One of my favourite theories to look at was Joseph Campbell’s and his Hero’s journey. Campbell believed that the hero myth is not written about an actual hero or just one person, but instead it is written about every human. He viewed humans as all being heroes who are struggling to accomplish our adventures in life. This means that our daily struggles, happiness, sadness, and bad events in our lives are all a part of our own hero’s journey. Campbell believed that these daily struggles or conflicts are all a part of the adventure of the hero and when the hero comes to terms with all their conflicts they have grown up. This is where Campbell’s belief that rites of passages are linked to the hero’s journey comes in. He believed that rites of passages involve changes that undergo in a young man or woman that helps them grow and develop to fill a variety of roles in society. Campbell’s journey of the hero has many parts to it, but he believed that most myth and even an adventure of a human today can relate to the Hero’s Journey.

The reason I liked Campbell’s theory so much is because he believes his theory applies to humans and not just myth or stories. The hero’s journey is more easily represented in a myth or story, but it can and is present in the adventures that occur in a human’s life. Many individuals have many conflicts and struggles they must overcome before they feel as if they are fully developed and can fulfil a proper role in society. I believe, like Campbell, that the Hero’s journey can be seen in almost all myth but I also agree that it is present in a regular human’s life, as we all face a new adventure every day. 


3 thoughts on “Hero’s Journey

  1. It’s notable too that the Hero’s Journey is not determined by his thoughts, dreams or aspirations but by his actions. Maybe I just have Sartre on my mind, but this becoming of self is a movement not determined by what we wish to do, but by how we act. This fits in well with Campbell’s interpretation of myth: heros do not brood and contemplate, they act. They live dangerously, they go through their trials into the abyss and suceed from it, becoming what they are and not what they wish to be. It’s quite inspiring.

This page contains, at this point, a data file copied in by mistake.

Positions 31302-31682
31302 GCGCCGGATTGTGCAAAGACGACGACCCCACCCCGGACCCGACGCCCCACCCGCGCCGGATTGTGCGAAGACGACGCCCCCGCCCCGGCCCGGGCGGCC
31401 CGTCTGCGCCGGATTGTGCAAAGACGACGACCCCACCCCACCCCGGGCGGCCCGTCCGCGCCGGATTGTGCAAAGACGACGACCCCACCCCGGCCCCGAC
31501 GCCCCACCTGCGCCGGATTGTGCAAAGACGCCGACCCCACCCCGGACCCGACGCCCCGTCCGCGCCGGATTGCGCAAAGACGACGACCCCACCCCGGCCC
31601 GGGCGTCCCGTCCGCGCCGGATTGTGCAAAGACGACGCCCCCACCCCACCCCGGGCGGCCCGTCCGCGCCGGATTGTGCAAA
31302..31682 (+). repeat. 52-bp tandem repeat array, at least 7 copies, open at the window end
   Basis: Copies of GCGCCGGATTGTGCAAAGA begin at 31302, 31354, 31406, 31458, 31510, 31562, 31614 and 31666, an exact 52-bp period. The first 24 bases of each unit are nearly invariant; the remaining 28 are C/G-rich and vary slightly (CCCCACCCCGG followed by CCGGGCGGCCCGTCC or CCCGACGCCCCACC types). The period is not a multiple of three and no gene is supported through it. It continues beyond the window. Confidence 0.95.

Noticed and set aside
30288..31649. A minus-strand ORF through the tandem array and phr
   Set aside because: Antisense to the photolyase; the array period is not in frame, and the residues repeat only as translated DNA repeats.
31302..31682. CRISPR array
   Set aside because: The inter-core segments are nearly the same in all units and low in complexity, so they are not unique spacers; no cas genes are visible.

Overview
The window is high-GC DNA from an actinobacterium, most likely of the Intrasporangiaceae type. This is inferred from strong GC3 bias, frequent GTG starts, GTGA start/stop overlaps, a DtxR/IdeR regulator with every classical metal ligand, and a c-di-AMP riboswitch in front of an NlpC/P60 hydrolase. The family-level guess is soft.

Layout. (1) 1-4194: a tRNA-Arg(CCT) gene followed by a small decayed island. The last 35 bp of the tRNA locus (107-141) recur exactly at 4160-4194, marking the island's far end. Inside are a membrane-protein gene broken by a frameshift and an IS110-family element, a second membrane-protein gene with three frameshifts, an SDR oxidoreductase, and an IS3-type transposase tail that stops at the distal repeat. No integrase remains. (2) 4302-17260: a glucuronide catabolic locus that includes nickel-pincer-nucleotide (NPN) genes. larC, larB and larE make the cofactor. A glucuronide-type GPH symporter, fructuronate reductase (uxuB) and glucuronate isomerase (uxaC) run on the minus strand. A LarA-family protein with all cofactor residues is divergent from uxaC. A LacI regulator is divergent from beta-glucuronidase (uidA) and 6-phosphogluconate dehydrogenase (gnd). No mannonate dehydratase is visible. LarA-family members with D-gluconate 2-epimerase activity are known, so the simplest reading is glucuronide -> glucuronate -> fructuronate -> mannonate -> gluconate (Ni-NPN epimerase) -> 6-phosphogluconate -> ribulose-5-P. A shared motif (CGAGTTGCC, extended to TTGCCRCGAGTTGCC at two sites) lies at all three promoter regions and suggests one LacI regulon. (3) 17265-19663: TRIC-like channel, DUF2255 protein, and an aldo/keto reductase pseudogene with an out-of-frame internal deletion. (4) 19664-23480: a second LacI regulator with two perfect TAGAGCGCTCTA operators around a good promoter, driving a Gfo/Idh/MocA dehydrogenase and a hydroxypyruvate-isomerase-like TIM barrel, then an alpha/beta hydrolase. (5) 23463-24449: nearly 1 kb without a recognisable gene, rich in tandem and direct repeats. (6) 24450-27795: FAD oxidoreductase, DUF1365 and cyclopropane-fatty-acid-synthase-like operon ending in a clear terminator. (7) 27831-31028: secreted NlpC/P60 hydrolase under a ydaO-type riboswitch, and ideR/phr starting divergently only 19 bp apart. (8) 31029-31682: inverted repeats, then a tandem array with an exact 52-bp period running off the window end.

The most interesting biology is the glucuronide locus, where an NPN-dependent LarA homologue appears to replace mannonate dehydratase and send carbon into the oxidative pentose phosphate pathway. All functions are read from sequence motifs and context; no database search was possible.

2. I highly enjoy this theory because it can be applied to SO many works of fiction. Harry potter, Star Wars characters, I can’t even name them all! My only issue is that it is so focused on the hero being male. It should be more unisex regarding opposite sex aids along the journey and other key points that have to do with the sex of a person. Hero’s were classically male but not anymore. a different version should be created to incorporate key elements that are relevant to female heroes

  3. I also agree that the Hero’s Journey is a fascinating myth and I personally find it the easiest to apply to numerous stories; both those of old myths and newer tales as we find in things like books and movies. One of the reasons I think it is so easy to use this theory is because of how straight forward the stages of a hero’s journey are. While the hero may not follow the pattern perfectly, the pattern is followed to some degree. I also find it easier to apply the theory as it is based upon the actions of one individual, whether they are male or female.

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